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Possible Combinations when Distributing Items Unevenly

Date: 05/24/2004 at 15:40:54
From: Jessica
Subject: Combinations of 20 objects for 5 children

There are 20 distinct toys to be handed out to 5 children.  How many 
possible ways are there to hand them out if two children each get 7 
toys and three children get 2 toys each?

I know that there are 10 combinations of how to arrange what child 
gets how many presents (5!/2!3!), but it's the rest I'm stuck on.  I
tried [C(20 7)+ C(20 7) + C(20 2) + C(20 2) + C(20 2)] * 10, but the
number is far too high.  Can you help?



Date: 05/24/2004 at 16:23:37
From: Doctor Vogler
Subject: Re: Combinations of 20 objects for 5 children

Hi Jessica,

What you need are the multinomial coefficients.  These are a 
generalization (or an extension) of the binomial coefficients (also
known as combinations, or n-choose-r).

If you have n objects, and you want to put them all into k boxes, so
that box i (for i=1,2,...k) gets a_i objects (which means that the sum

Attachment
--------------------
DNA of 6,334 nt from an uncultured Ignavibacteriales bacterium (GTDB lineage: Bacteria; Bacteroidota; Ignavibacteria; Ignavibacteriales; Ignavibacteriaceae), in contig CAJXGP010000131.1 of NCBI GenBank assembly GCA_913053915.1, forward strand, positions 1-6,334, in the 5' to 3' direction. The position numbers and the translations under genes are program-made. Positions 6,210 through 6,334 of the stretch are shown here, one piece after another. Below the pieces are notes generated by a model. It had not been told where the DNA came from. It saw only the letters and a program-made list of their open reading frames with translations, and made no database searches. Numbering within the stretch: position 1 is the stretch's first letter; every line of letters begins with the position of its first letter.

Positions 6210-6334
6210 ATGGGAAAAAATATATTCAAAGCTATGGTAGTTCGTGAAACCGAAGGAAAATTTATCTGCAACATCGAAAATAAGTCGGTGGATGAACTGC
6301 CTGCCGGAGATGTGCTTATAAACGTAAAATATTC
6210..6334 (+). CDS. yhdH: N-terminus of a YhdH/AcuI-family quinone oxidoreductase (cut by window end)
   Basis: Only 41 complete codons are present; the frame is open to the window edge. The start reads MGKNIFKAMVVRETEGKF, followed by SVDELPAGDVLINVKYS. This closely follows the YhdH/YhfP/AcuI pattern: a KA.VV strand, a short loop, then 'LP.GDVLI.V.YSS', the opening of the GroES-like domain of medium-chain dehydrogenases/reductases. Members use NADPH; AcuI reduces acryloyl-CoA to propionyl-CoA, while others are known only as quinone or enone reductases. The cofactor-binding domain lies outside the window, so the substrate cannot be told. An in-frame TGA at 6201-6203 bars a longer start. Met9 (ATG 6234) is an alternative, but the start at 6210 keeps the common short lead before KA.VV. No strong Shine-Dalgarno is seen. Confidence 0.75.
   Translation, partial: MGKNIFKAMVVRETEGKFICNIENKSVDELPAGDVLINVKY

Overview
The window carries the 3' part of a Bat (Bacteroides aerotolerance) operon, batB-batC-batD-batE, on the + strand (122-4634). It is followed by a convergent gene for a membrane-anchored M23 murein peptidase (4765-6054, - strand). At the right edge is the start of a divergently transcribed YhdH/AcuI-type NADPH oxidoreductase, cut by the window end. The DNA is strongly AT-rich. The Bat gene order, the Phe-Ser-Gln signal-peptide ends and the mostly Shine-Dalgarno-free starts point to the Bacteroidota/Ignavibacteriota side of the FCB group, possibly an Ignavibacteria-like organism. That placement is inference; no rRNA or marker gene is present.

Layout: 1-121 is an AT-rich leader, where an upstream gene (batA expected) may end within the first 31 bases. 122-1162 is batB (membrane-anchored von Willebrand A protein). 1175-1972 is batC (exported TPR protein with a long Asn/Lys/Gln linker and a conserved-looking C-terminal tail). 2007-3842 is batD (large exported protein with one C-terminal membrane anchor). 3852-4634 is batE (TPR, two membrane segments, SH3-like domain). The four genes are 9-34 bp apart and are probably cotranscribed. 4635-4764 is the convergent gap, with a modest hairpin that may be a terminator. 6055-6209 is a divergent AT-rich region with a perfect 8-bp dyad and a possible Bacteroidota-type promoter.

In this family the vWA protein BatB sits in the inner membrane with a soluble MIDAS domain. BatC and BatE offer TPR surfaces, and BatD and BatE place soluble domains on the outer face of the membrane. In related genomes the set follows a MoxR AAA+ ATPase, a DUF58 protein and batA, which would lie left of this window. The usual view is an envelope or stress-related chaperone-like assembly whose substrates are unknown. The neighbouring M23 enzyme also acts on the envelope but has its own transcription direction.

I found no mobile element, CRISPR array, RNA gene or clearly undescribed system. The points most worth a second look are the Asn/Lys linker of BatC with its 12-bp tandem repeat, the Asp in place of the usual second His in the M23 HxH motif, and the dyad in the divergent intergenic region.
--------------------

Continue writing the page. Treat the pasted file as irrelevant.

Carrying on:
of all of the a_i's has to be n), then you can do this in

                 k!
  -------------------------------
  (a_1)!*(a_2)!*(a_3)!*...*(a_k)!

ways.  In your case, you have n=20 objects (toys), and k=5 boxes 
(children), who get a_1 = 7, a_2 = 7, a_3 = 2, a_4 = 2, a_5 = 2
objects (notice that 7+7+2+2+2 = 20), so there are

     20!
  ----------
  7!7!2!2!2!

ways to do this.

To justify this, consider that we will arrange the n objects in a 
line.  Then the first box (or child) gets the first a_1 objects, the
second box gets the next a_2 objects, and so on.  There are n! ways to
arrange the objects in a line, but then we can rearrange the first a_1
objects without changing the outcome, and we can rearrange the next
a_2 objects, and so on.

Finally, just as the binomial coefficients (n-choose-r) come up in the
expansion of (x + y)^n, so too the multinomial coefficients come up in
the expansion of (x + y + z)^n (or with more variables).  For more
info on this, see

  Multinomial Coefficients
    http://mathforum.org/library/drmath/view/64616.html 

If you have any questions about this or need more help, please write
back and show me what you have been able to do, and I will try to
offer further suggestions.

- Doctor Vogler, The Math Forum
  http://mathforum.org/dr.math/ 
Associated Topics:
High School Permutations and Combinations

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